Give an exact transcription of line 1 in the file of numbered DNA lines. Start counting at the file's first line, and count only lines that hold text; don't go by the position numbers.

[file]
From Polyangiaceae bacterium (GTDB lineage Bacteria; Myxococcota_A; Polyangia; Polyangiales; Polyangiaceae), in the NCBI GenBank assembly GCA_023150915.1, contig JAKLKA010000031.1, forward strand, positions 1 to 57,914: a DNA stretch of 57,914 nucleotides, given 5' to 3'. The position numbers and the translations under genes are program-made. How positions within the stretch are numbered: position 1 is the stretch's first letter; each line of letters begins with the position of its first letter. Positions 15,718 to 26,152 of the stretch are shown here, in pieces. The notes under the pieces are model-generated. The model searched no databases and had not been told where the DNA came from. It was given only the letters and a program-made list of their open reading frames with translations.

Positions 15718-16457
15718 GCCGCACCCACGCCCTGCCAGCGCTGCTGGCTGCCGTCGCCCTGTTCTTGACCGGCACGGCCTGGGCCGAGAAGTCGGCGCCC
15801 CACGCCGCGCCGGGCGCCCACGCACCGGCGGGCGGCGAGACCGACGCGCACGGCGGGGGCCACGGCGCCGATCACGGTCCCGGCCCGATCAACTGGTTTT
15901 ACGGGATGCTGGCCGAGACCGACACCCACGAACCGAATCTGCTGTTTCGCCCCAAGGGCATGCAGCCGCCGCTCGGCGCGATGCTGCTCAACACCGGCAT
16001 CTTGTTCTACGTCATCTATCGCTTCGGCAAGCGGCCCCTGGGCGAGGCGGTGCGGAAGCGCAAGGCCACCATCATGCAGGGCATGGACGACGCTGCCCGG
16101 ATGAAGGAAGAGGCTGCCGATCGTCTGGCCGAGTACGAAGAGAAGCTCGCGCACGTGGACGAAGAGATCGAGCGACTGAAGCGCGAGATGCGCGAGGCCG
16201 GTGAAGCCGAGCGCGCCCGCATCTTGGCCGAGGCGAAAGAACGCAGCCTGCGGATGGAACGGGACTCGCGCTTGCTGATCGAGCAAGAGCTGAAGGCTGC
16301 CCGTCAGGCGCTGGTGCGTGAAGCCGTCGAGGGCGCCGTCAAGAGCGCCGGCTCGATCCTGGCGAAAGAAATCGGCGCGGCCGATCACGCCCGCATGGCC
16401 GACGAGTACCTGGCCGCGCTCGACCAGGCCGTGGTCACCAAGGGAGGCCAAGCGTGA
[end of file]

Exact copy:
From Polyangiaceae bacterium (GTDB lineage Bacteria; Myxococcota_A; Polyangia; Polyangiales; Polyangiaceae), in the NCBI GenBank assembly GCA_023150915.1, contig JAKLKA010000031.1, forward strand, positions 1 to 57,914: a DNA stretch of 57,914 nucleotides, given 5' to 3'. The position numbers and the translations under genes are program-made. How positions within the stretch are numbered: position 1 is the stretch's first letter; each line of letters begins with the position of its first letter. Positions 15,718 to 26,152 of the stretch are shown here, in pieces. The notes under the pieces are model-generated. The model searched no databases and had not been told where the DNA came from. It was given only the letters and a program-made list of their open reading frames with translations.